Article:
During the film, when the Maw tries to get the Time Stone from Doctor Strange (while Strange is with Tony), Iron Man tells him, "Go away, Squidward, Earth is closed!" In case you are unfamiliar with the genius of Spongebob Squarepants, Squidward is a reference to Squidward Tentacles, the next door neighbor of Spongebob Squarepants, who Spongebob believes is one of his best friends. This is despite the fact that Squidward is practically openly hostile to him all the time. As you can tell from his name, Squidward is a squid and he has a big, odd-looking gray head -- and he really does look a lot like Ebony Maw, so Tony's reference game is tight.


Throughout the film, one of the most amusing bits is seeing Groot now acting like a sullen teenager, who is not interested in anything but the video game that he carries with him. The video game in question is called Defender, a 1981 release that was one of the most acclaimed video games of the early 1980s. It is one of the most difficult early arcade video games and was a big success (after initially seeming like a flop due to how hard it was to win).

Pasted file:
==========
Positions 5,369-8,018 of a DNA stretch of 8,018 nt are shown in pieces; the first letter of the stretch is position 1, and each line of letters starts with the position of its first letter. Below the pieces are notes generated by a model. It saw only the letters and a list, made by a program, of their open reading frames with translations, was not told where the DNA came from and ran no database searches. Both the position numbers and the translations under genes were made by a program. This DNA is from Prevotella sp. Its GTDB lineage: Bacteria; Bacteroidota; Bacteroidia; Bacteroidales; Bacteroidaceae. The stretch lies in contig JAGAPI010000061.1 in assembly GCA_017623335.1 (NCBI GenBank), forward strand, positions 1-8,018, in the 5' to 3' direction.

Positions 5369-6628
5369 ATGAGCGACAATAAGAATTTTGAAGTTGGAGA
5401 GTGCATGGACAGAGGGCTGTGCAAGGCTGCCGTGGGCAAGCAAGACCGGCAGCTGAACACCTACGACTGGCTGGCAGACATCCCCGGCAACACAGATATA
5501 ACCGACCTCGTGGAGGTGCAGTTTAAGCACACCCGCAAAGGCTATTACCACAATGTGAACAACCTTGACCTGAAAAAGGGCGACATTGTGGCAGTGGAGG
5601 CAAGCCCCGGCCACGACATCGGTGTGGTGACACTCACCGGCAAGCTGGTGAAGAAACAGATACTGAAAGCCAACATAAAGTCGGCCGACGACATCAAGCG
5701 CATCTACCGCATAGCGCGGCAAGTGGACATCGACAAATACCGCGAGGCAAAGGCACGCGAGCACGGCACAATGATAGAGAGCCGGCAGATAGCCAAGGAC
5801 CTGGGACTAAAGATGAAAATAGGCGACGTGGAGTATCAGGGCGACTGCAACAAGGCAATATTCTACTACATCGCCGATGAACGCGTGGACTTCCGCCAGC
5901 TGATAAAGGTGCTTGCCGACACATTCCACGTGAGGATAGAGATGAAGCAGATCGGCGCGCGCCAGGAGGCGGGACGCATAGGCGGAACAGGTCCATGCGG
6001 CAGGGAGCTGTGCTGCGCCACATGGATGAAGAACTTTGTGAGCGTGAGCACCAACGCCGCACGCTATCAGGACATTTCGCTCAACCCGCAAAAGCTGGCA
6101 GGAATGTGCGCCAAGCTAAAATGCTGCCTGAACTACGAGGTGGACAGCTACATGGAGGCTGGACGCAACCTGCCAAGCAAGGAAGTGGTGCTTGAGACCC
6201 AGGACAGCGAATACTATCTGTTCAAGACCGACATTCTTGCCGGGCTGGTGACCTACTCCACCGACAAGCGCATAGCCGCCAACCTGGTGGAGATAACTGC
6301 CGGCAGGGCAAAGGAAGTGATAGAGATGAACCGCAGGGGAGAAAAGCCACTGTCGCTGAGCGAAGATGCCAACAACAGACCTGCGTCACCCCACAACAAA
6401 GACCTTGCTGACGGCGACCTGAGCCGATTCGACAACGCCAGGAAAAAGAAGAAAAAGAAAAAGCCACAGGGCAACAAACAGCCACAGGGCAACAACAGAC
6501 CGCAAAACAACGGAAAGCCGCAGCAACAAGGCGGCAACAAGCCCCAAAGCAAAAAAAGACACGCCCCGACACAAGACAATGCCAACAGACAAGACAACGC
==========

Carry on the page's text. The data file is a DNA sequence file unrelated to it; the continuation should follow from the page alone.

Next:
From the official description of the game, "Your mission, as captain of the Defender, is to protect the humanoids stranded on the planet from their alien abductors. The scanner will help you determine a strategy to shoot down the alien ships before they reach the humanoids. If you destroy the aliens after they have captured their prey, you must return the humanoids to the safety of the planet or they will fall to their death. If an alien carries its victim out of your range, the humanoid will mutate, join the alien force, and take to assault with deadly vengeance!" Sound familiar? Granted, it also describes roughly 60% of the arcade games of the era, as space was a popular setting. You could get away with simple graphics because you were inventing new characters without set designs; but still, the similarities are neat.